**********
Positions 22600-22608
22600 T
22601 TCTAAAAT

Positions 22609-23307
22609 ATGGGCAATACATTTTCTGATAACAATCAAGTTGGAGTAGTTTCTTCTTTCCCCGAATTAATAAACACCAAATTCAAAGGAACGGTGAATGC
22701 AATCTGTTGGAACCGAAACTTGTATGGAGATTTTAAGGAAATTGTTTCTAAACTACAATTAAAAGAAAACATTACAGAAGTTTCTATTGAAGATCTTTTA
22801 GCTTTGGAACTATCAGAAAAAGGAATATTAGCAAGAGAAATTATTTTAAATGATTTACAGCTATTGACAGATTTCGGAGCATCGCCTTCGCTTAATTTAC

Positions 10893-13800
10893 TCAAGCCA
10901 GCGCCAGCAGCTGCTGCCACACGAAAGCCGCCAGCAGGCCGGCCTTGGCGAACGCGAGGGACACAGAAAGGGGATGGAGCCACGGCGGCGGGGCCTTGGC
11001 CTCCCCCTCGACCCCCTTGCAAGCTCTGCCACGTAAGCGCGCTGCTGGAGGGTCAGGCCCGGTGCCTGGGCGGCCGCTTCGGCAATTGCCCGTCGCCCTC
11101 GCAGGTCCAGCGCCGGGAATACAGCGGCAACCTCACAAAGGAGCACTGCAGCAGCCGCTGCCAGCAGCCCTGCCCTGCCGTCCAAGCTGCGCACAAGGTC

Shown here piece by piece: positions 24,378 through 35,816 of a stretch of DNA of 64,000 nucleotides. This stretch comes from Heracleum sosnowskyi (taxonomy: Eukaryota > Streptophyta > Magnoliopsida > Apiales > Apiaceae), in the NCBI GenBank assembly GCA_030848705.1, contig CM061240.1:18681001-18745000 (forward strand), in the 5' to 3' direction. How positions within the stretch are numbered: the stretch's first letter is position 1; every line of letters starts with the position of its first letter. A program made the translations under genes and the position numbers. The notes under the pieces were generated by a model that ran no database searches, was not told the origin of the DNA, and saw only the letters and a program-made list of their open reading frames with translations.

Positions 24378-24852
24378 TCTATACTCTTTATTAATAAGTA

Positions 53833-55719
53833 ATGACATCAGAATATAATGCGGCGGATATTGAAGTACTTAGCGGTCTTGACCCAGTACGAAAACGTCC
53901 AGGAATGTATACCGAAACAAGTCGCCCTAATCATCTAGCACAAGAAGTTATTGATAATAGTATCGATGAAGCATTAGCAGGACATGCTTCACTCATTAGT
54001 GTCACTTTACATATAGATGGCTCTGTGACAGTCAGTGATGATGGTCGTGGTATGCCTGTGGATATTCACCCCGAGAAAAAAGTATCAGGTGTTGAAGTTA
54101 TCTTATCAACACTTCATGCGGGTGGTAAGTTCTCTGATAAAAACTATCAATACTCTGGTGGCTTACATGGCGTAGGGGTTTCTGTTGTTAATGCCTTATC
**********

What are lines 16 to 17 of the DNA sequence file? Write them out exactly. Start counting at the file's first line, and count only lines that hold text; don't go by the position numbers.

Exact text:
Positions 53833-55719
53833 ATGACATCAGAATATAATGCGGCGGATATTGAAGTACTTAGCGGTCTTGACCCAGTACGAAAACGTCC